ABCs of AdWords – Learning The Language

ABCs of AdWords – Learning The Language
Learning to Speak the Language of AdWords

Whether you’re new to AdWords or are considering becoming an AdWords advertiser, the ABCs of AdWords will help your put it all together.

ABCs of AdWords – A Working Definition

Like pretty much anything else, internet advertising has a language all its own. To make the most out of Google AdWords, you’ll want to have a working definition of some major terms.

The ABCs of AdWords - Learning to Speak the Language
Learning to Speak the Language of AdWords

This isn’t meant to be a definitive Internet advertising glossary of the terms and ideas you’ll want to know when using AdWords. It will however, help you get started with the basics.

ABCs of AdWords – The Nuts and Bolts

So for starters, let’s begin with the mechanics of AdWords, with the parts that make up your account.

Ad – At its most basic level, your AdWords account is made up of ads. These can be textual, display ads, mobile ads, video ads, and others. Each one will advertise one of your products or services in a specific way. You create your ads and decide when and where you want them to appear.

Ad Group – The next level in your account refers, to several ads clumped together into a common group. Organizing your ads this way allows for more streamlined management.

Campaign – Finally, multiple Ad Groups together make up an AdWords campaign. The general rule of thumb is that you should create a separate campaign for each of your business’ marketing objectives. You might have one campaign dedicated to increasing sales and another to raising brand awareness, for example. Because these different objectives require unique planning and bidding strategies, splitting them into separate campaigns is the best way to achieve both.

ABCs of AdWords – Running a Campaign

Next, let’s go over some of the terms you’ll encounter in the midst of running your campaigns.

Keywords – Keywords are the “triggers”, words and phrases, which let Google know when your ads might be relevant to a user’s search. If a user’s search terms match or are similar to your ad’s designated keywords, there is a chance your ad will show.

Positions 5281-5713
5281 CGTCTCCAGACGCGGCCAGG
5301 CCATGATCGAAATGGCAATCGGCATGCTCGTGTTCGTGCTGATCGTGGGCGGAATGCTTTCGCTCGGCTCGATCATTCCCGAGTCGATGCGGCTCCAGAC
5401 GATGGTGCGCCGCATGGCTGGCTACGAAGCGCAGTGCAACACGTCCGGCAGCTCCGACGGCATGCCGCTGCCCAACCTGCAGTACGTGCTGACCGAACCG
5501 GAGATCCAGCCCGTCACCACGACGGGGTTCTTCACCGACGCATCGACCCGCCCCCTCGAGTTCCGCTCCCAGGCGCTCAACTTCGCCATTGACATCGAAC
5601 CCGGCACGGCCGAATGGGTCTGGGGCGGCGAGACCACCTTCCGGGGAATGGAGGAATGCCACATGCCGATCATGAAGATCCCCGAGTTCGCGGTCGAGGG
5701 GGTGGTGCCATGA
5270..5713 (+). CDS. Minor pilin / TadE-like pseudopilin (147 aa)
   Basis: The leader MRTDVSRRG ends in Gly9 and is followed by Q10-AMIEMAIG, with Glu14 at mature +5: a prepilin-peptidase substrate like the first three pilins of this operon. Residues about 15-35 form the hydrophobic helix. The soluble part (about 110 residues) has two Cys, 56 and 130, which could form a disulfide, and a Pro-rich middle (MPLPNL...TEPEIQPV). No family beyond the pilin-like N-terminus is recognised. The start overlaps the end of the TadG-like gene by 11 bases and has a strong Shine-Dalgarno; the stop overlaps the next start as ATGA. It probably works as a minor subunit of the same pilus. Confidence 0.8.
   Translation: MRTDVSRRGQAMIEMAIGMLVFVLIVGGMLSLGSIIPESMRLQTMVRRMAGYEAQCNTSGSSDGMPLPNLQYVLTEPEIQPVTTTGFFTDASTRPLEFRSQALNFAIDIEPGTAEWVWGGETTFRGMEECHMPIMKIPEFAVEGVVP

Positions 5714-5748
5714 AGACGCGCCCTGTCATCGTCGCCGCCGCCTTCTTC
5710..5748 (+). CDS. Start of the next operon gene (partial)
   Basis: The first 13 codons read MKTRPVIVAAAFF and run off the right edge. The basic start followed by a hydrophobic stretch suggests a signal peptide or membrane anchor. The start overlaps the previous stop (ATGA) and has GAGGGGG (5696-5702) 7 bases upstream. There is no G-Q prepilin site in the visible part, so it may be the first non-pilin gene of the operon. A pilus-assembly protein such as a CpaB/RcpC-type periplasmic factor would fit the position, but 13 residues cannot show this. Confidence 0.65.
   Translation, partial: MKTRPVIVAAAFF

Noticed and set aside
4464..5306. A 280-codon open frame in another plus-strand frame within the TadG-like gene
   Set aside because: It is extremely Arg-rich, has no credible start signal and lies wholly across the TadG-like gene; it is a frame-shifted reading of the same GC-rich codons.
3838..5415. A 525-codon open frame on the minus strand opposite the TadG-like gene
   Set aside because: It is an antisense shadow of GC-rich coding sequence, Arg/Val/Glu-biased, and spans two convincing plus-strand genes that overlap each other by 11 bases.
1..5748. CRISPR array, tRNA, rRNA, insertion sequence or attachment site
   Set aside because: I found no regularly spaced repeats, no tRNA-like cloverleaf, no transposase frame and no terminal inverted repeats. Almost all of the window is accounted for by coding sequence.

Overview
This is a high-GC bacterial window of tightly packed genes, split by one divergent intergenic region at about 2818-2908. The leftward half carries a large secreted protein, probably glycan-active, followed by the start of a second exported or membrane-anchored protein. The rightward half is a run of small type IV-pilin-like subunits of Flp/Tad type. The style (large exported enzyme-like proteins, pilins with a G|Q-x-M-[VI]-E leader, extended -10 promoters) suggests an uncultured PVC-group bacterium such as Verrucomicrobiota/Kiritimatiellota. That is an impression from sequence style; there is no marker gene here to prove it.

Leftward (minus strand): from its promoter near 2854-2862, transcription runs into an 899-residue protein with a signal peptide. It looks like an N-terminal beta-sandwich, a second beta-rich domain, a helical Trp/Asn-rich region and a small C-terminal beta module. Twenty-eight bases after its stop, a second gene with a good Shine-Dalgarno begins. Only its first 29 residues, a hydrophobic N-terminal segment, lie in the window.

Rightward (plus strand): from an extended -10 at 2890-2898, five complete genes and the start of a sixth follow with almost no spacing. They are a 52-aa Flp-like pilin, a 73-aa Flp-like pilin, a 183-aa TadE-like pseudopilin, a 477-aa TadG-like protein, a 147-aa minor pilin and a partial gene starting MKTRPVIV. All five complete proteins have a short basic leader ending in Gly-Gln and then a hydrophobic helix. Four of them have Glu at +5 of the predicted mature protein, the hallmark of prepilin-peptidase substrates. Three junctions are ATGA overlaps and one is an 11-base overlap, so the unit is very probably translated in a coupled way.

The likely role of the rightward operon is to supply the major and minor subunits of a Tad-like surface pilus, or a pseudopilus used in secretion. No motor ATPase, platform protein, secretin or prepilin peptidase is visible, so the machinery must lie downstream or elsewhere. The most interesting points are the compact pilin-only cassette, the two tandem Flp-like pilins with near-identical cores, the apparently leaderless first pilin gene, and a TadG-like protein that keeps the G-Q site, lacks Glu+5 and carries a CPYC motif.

Organic vs Paid Search Results – Following a successful Google search, a user is presented with two sets of results. At the top of the page are “paid” results, comprised of ads submitted by AdWords advertisers. An ad’s position in the paid results is called Ad Rank and is decided by an ad’s Quality Score and CPC Bid in the Ad Auction. More on these terms in a bit.

Organic Search Results are comprised of the websites and pages which best fit the user’s search query. Contrary to popular belief, you cannot pay to have your page or link appear higher in the organic search results.

Ad Auction – The “ad auction” determines the order in which ads appear in the paid results of a Google search. At the auction, advertisers use their set CPC (cost-per-click) bids to decide which among them is willing to pay the most for a higher ad placement. If your ad beats out a competitor’s, you only pay a penny more than the next advertiser’s bid.

Quality Score – An ad’s quality score is the other way that an ad can receive a higher Ad Rank than spending more per bid. Quality score is decided by how relevant your ad is for the keywords you have chosen as well as how effective you have made the ad’s landing page. Google wants to ensure the best experience possible for its users. So quality score is a win-win for both Google and for you, the advertiser!

Impression – An impression is when your ad is shown as the result of a google search. The amount of times a user has clicked on your ad, divided by your number of impressions is called CTR or “click-through rate”.

Click – Simply enough, a click is when someone clicks on your ad and goes to the ad’s landing page. At this point, the advertiser is charged by Google for that click.

Conversion – If the user that clicked on your ad ended up doing something valuable to your business, such as making a purchase or signing up for a newsletter you’re promoting, this action is referred to as a “conversion.” They are the ultimate end goal in most AdWords objectives.


Congratulations! By reading this you’re already a bit more aware of the terms and concepts you’ll need to be a successful internet advertiser. Good luck! Happy Marketing!

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    Ricky Noel is a Google AdWords Certified AdWords Professional, a proud employee of eBiz, ROI. as well as a full-time student at SUNY Geneseo, where he studies English, Education, and Theater. Ricky got into the internet marketing industry when his father, Rick, introduced him to Google AdWords and showed him the possibilities online advertising represented for business owners and web-users alike. Ricky began working with eBiz in the summer of 2016, between senior year of highschool and shipping off to college. Since then, he has worked remotely from school thanks to the wonders of Google Hangouts and high speed internet connectivity. His passions include reading, writing creatively and analytically, and performing in plays and musicals. He is also an experienced Dungeons and Dragons aficionado, holds Abraham Lincoln and George R.R. Martin among his personal heroes, and is really excited to help businesses grow and spread their message online.

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